Every year around this time my fellow local critics and
myself look at the short list of Foreign
Language Oscar Nominees nominees
and we say, “Huh?
These are the nine films selected by an Academy committee
from the 60 odd submissions from individual countries to be voted on by the
Academy at large for the five final nominees. Invariably most have not been
seen or released here in the US -- the distributors no doubt waiting to see if
they get any Oscar cachet before they take the plunge. This year, however, I
was able as FIPRESCI juror at the Palm Springs Festival to get an early look at these and many more, and my first observation is that
the choices are a lot edgier than the usual combination of schmaltz, sex and
Maybe this year the final choices will also be a bit
challenging, though when the selections go before the whole Academy I doubt it.
At any rate, here are my thoughts on the elite nine and their chances to make
the final cut and win the big prize (hey, I already stuck my neck out on the
other major nominations, this should be a piece of cake).
“The Baader-Meinhof Complex.” Uli Edel’s frenetic account of the
decades long reign of terror of those murderous, fun-loving pseudo-Leninist
loonies left me torn between an impulse to overthrow the establishment and
revulsion at what idiots they were. For those who didn’t connect the dots while
these events were in the headlines, this is a valuable educational experience,
but I can’t see the limousine liberals or crusty codgers in the Academy going
“The Class.” I was happy that my fellow jurors were as stymied as
myself at the high praise (not to mention the Palm d’Or) this verite-like tale
about a dysfunctional Parisian high school class has been receiving. The
teacher is an idiot and the kids are insufferable; call it “To Sir, With Hate.”
It might squeeze in, but I’d say it won’t make the grade“Departures.” Yojiro Takita’s often lovely, funny and moving
fable makes death, loss and broken families seem okay and was the audience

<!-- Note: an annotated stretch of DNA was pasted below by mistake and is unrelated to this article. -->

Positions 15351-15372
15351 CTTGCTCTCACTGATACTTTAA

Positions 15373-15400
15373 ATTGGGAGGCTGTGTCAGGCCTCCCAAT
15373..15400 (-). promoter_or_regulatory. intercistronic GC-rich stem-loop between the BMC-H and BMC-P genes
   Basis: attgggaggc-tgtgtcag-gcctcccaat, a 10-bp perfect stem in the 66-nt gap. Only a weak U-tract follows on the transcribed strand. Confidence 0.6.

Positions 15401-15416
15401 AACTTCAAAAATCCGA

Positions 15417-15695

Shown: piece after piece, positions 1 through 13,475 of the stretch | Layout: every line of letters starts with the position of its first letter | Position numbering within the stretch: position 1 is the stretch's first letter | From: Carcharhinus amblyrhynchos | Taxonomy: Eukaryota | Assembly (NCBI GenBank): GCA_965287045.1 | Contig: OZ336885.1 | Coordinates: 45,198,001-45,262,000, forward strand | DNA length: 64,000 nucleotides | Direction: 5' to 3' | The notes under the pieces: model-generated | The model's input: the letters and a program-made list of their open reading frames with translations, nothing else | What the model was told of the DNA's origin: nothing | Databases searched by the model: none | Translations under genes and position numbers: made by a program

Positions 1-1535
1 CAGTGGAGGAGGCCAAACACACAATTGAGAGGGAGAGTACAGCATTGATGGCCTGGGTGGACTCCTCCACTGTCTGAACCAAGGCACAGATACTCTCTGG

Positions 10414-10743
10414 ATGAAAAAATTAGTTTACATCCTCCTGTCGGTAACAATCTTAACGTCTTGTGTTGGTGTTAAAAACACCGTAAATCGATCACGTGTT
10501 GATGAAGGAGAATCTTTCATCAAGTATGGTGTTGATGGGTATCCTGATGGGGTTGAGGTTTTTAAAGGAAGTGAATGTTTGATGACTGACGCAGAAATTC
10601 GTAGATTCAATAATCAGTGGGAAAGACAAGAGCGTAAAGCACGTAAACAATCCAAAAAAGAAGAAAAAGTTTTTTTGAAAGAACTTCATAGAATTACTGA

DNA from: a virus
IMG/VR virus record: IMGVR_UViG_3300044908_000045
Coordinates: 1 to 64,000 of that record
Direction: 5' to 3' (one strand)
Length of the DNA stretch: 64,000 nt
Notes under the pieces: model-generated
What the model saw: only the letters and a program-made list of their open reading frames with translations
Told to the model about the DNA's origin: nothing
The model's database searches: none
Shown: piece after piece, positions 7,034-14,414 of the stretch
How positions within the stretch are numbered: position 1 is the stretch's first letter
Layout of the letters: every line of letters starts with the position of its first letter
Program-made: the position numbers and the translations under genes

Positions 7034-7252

prize winner at Palm Springs.
The average age of the Palm Springs
attendee is at least 65, which probably matches that of the average Academy
member, so this is a surefire nominee. My guess is that it will win as well.
“Everlasting Moments.” With the emphasis on everlasting. Veteran
Swedish director Jan Troell’s period family saga is a crock, but with its often
gorgeous photography, showy performances, platitudes posing as profundities and
a talking horse named Kropotkin, it fulfills Hollywood’s definition of arty foreign film
and is therefore a shoo-in.
“The Necessities of Life.” That old formula of lonely
adult/stricken child never fails and Benoit Pilon’s restrained and poignant
tale of an Inuit taken from his family to a TB clinic in the city is an
outstanding example of it. The FIPRESCI jury gave its Best Actor Prize to Natar
Ungalaag for his limpid, heartbreaking performance. But that shouldn’t stop the
Academy from nominating “Necessities.”
“Revanche.” Austrian director Gotz Spielmann puts a
perverse, personal stamp on the film noir in this twisty, detached and weirdly
redemptive tale of crime, punishment and revenge. Of course the FIPRESCI jury
chose it as Best Picture and the majority of Academy members probably won’t
make it through the first half hour.
“Tear This Heart Out.” Mexican director Roberto Schneider’s big
showy, over-produced period drama based on a pulpy book with plentiful,
tasteful female nudity balanced off by a pseudo-empowered heroine. This has
nominee written all over it.
“Three Monkeys.” I am stupefied and delighted that Turkish
director Nuri Bilge Ceylan’s minimal,
amoral morality tale, not his best but still a near masterpiece, got this far.
An oversight that will be corrected, so he should enjoy the attention while he
“Waltz With Bashir.” Another anomaly, and Ari Folman’s animated
tour of hell, a.k.a the Invasion of Lebanon 1982, might even win. Hey, a black
guy got elected president. Anything is possible.